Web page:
Bob Doyle, Columnist
Most of us know that the Earth’s rotation or spinning causes our progression of day and night. If asked how long it takes the Earth rotate, most would quickly say 24 hours, the length of our day/night cycle.
But this 24 hour period is based on the appearance of the sun. As we orbit the sun, the sun appears to drift eastward relative to the stars about a degree each day.
So to bring back the sun (to the same relative place in the sky), the Earth has to turn for about 4 more minutes. The Earth’s rotation period is 23 hours and 56 minutes and 4.2 seconds.
Here’s how this period can be verified. Suppose on a clear evening, you have a powerful telescope with crosshairs. You put a star on the center of the cross hairs and note the time.
Because of the Earth’s rotation, the star would leave the field as the telescope magnifies our spinning. If you left the telescope in place out all through the next day, you would see on the next evening that same star on the cross hairs nearly four minutes earlier than the previous night.
This time is called the Sidereal day. Observatories have special clocks set to the Earth’s actual motion that shows the Sidereal time.
Over the course of one year, this difference between our solar day and sidereal day would add up to 23 hours and 56 minutes and 4 seconds.
So during the course of a year, the Earth actually spins around roughly 366 and a quarter times, one more spin than the actual number of days in our calendar.
How fast are we rotating? The rotation speed varies with latitude. The highest rotation speed is at the equator with a speed of 1,038 miles per hour. The speed is proportional to the cosine of the latitude.
The Tri-State area is close to latitude 40 degrees north. Cosine of 40 degrees is 0.766. This gives us a rotation speed of 1038 x 0.766 = 795 miles per hour.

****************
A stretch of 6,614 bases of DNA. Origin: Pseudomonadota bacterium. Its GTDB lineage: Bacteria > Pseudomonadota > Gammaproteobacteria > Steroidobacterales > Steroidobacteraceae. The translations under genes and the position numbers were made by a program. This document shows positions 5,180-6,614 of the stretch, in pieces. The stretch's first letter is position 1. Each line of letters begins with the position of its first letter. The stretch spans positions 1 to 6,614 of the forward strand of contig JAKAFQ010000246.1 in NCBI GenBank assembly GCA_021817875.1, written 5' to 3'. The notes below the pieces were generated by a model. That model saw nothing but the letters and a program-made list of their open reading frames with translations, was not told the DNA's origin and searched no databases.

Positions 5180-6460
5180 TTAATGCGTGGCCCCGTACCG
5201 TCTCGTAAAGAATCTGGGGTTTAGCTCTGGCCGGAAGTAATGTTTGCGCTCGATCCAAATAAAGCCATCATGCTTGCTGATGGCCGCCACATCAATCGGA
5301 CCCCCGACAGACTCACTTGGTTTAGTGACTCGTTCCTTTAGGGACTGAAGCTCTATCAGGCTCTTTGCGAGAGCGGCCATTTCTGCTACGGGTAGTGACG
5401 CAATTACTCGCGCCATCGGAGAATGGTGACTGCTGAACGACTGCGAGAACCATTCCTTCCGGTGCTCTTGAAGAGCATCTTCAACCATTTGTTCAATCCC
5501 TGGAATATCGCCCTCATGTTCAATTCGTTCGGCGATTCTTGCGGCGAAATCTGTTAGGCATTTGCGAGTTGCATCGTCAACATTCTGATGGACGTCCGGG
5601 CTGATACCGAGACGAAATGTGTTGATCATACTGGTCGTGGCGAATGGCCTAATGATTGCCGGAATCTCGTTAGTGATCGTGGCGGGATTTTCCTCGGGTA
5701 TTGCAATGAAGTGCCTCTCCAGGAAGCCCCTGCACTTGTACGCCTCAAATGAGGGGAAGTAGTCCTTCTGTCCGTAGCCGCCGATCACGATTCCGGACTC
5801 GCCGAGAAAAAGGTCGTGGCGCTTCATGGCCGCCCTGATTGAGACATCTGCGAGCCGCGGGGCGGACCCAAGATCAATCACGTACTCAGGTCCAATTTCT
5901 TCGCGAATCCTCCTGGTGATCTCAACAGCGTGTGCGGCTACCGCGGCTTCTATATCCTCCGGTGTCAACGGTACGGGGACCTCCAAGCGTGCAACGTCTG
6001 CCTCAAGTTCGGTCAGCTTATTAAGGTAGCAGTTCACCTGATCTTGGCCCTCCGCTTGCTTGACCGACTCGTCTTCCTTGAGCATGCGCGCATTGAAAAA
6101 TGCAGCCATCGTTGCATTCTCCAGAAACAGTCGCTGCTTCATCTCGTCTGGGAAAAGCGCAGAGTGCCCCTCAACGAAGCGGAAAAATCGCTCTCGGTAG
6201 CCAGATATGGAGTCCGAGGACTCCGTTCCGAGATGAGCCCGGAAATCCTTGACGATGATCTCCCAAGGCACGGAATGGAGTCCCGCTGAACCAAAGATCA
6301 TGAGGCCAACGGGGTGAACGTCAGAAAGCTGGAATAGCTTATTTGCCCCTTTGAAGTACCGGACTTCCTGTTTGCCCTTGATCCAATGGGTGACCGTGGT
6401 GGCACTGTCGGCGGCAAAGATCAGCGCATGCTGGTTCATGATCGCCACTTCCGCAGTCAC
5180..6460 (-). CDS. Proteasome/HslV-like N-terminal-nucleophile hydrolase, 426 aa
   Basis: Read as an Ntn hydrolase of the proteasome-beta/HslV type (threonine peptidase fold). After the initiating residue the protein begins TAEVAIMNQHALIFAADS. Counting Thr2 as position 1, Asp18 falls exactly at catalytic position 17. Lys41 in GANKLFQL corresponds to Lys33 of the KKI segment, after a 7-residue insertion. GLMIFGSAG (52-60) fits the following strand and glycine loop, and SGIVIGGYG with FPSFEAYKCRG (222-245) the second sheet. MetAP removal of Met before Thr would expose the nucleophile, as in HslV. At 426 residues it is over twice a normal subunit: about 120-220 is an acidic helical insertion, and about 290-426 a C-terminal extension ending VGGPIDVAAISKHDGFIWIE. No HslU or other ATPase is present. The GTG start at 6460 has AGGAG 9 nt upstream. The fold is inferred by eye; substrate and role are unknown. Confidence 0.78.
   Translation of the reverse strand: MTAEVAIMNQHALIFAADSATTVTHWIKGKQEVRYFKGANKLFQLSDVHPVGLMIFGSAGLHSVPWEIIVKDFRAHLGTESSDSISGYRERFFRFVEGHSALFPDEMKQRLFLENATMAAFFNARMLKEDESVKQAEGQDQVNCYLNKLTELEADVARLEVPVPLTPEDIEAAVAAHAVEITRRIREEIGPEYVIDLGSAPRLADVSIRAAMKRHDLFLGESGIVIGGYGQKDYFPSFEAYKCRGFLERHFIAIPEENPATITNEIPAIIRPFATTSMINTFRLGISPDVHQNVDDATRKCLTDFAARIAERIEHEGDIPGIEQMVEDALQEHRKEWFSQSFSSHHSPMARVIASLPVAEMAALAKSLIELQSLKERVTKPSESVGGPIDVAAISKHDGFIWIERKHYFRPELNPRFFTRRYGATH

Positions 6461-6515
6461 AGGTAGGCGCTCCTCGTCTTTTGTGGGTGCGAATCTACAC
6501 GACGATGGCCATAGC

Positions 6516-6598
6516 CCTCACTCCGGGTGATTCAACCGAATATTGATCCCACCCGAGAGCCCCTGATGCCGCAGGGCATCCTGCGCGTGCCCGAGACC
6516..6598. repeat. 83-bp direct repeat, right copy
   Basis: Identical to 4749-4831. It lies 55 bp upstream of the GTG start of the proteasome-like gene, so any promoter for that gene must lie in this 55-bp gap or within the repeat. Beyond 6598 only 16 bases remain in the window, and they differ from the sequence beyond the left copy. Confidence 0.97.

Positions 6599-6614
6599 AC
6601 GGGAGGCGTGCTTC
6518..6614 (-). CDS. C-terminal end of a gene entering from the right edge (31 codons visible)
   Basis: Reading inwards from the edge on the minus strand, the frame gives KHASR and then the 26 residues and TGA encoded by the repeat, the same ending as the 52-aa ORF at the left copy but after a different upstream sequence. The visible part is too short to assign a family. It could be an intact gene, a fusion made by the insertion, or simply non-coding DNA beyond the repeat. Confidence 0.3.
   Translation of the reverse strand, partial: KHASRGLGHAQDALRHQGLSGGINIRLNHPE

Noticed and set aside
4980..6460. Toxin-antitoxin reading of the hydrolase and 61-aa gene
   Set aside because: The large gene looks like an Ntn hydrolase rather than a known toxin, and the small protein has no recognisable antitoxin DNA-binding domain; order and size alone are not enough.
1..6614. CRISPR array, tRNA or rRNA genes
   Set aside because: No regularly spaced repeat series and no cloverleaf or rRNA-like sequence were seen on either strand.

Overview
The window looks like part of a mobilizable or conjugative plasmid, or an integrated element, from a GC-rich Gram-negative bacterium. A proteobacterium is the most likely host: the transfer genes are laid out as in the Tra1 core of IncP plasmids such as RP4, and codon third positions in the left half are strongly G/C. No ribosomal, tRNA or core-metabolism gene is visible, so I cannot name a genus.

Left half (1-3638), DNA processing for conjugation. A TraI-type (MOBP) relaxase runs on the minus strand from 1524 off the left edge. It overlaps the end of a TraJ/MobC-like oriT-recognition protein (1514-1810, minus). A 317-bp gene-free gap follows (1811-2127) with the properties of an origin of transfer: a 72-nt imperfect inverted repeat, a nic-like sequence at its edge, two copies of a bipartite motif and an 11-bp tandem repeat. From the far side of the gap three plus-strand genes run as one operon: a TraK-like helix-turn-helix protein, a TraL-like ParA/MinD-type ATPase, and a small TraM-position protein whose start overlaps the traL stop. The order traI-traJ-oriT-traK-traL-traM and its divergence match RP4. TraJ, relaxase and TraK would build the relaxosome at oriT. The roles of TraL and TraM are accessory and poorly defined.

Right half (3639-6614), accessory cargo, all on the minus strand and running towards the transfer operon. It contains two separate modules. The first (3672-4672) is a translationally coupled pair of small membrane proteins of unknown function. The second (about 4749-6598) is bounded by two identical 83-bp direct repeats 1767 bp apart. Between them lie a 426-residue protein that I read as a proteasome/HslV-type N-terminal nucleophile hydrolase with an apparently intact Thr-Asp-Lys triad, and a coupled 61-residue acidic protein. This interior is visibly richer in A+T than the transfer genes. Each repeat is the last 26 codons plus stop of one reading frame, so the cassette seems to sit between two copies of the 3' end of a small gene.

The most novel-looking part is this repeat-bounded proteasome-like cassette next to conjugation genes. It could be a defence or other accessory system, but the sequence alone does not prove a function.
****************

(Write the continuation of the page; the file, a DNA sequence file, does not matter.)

Hawaii with a latitude of 21 degrees north has a rotation speed of 969 miles per hour. London at latitude 52 degrees north has a rotation speed of 639 miles per hour. A jet plane flying over these areas due west with the same speed as the rotation speed could “keep” the sun from setting.
Of the regular planets with solid surfaces, the Earth has the fastest rotation speed. Mars’ speed of rotation at its equator is 537.4 miles per hour. Mercury spins only 163.5 miles per Earth day while Venus creeps along with a speed of 97.22 miles per Earth day backwards (relative to the spin of the other inner planets). (All of these speeds are for the planets’ equators.)
A number of moons have rotation periods that’s the same as their orbital period. For instance, our moon both rotates and orbits the Earth in 27.32 days.
This means that one side of the moon faces the Earth while the other side we don’t see. This condition is due to the tidal pull of the Earth on the moon. The tidal pull of the Earth on the moon is much stronger than the moon’s pull on the Earth.
What if the Earth’s rotation period matched the Earth’s year? Then there would be a side of the Earth that always faced the sun and a dark side of the Earth.
There would be a great flow of heat from Earth’s sunlit side to its dark side, creating very strong winds in the twilight zone.
What if the Earth didn’t rotate at all? Then in most parts of the world, there would be one sunrise a year, followed by months of daylight.
When the sun set, a night lasting months would begin. As above, there would be very strong winds as day turned into night or as night turned into day.
In his book, “Guesstimation 2.0,” author Lawrence Weinstein considers the question, “What is the shortest day the Earth could have without flying apart?”
Consider a rock on the Earth’s surface. This rock is pulled downward by its weight or the Earth’s gravity pull on the rock.
Any object moving in a circle has to supply an inward or center seeking force. When the gravity pull is less than the center seeking force, then objects not tied down could float away!
At our equator, the pull of gravity and the center seeking force are equal at a rotation speed of 10 kilometers per second or 6.2 miles per second.
Presently, our equatorial rotation speed is 1,038 miles per hour or 464 meters per second. Increasing our rotation speed by a factor of 21.55 times to reach 10 kilometers per second or a speed of 22,369 miles/hour would nullify our weight at the equator.
Our day/night cycle would then be 67 minutes long! At this speed, the equatorial waters could slosh upward as well as side wards. As the rotation speed increased beyond this point, more of the Earth’s surface would be unstable.
SKY SIGHTS AHEAD: Tomorrow evening, the moon will appear close to the bright planet Jupiter.
On Wednesday evening, the moon would appear above the star group Orion. The moon will be full next the evening of Jan. 26.
Bob Doyle invites any readers comments and questions. E-mail him at firstname.lastname@example.org . He is available as a speaker on his column topics.